#FlashbackFriday: Relics From Internet Past
By Kim Honjo
The other day, a colleague asked me to load a presentation, so I went to Slideshare’s website to fulfill the request. All of our uploads were missing, except for one. After a 3-second panic attack, I realized that I wasn’t logged into Salesforce’s Slideshare account, but a VERY old Slideshare account that I created so long ago, that I had completely forgotten about it. It must have been linked to an old email account I was logged into. Apparently, I created the account 9 years ago for the sole purpose of sharing this:
In 2007, a small group of friends and I loved to watch the TV show 24, starring Kiefer Sutherland. We gathered to watch the Season 6 premiere of the show, and to commemorate this special occasion, I decided to create a funny Powerpoint presentation, complete with in-jokes, catching us up on where we had left off in Season 5. Looking back, this presentation took a lot of work! It’s chock full of images, sound, graphs, and even flow charts. It’s very comprehensive.
I must have decided to share this presentation with some other friends, hence, uploading it to Slideshare. What I didn’t realize, or maybe in 2007 I just didn’t care about privacy enough, was that it was fully accessible to the public. 2016 me is a little embarrassed that 600+ odd people have seen these slides, since it was meant for a handful of friends. But I’m willing to share it because … why not. Maybe you liked 24 as much as I did.
Seeing this old Slideshare made me wonder about other things that still exist on the Internet, but are forgotten. I decided to take a look back, so here are a few things interesting things from the Internet past.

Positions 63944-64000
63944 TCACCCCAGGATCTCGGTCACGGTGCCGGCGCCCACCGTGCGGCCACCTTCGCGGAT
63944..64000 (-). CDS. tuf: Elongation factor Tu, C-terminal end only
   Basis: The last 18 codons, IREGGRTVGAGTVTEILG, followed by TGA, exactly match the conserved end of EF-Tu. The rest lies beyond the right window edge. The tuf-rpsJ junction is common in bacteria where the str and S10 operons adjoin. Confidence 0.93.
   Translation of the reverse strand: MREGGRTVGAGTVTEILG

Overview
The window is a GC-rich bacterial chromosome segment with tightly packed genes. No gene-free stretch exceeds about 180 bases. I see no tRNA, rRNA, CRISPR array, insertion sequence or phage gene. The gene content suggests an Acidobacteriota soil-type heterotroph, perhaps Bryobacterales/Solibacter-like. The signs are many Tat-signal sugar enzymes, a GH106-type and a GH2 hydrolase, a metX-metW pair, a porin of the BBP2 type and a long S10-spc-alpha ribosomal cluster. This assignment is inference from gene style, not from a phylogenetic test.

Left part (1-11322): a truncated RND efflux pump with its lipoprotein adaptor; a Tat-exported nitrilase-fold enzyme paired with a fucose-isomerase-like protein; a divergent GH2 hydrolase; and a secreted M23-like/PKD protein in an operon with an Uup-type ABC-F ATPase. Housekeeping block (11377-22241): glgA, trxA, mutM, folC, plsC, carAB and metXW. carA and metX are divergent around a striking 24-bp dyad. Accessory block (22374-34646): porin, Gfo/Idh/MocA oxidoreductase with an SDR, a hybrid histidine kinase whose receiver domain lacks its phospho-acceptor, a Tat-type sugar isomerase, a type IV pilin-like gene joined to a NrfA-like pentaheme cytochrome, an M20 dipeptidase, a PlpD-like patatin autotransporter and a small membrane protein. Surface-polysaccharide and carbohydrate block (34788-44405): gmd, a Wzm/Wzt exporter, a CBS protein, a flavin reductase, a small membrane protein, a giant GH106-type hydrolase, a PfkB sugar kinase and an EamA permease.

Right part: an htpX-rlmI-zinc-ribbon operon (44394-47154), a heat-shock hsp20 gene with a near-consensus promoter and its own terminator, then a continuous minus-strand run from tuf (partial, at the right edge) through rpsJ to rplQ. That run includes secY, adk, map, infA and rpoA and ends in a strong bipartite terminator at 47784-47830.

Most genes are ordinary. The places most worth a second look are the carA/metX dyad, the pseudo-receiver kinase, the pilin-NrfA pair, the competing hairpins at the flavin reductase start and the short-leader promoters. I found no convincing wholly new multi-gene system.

First stop was the Internet Archive because I like seeing how websites evolve over time. It’s interesting to see how different sites like Yahoo and Facebook looked ten years ago. Here is Salesforce’s first webpage from 1999:
And in 2012:
Interestingly enough, I beat Salesforce to Twitter in 2009:
Timely since this year we have our 50th release. @Salesforce has since overtaken me in terms of tweet volume and followers.
Check out this trailer for Dreamforce from 2008 that was posted on Facebook. It was teasing Salesforce’s 5th Dreamforce event.
In non-Salesforce related things, Warner Brothers seems to corner the market on old movie sites from the original Space Jam website, to You’ve Got Mail, but there are a few other old movie sites still floating around. One of my favorites is the the Jurassic Park: the Lost World site from 1997. Part of their marketing campaign, the site is designed to look like the movie’s fictional company INGEN’s intranet.
The O.J. Simpson trial is back in headlines again, but this time it’s because there’s a popular TV anthology airing right now called The People v. O.J. Simpson: American Crime Story. Want more info on the case? CNN still has the original trial hub from 1995 available online, complete with links to articles, trial transcripts, lists of evidence, and the complete list and bios of everyone involved. It’s terrific.
And just for fun, here is the web’s oldest, continuously operating webcam: the San Francisco Fogcam! Started as a student project, this webcam has been showing views of San Francisco State University since 1994.
So that’s my cautionary tale, folks. Remember: nothing ever goes away entirely on the Internet. Seriously, who is still paying hosting fees for the Dole/Kemp’96 website? Maybe next year I’ll find my old Geocities homepage.
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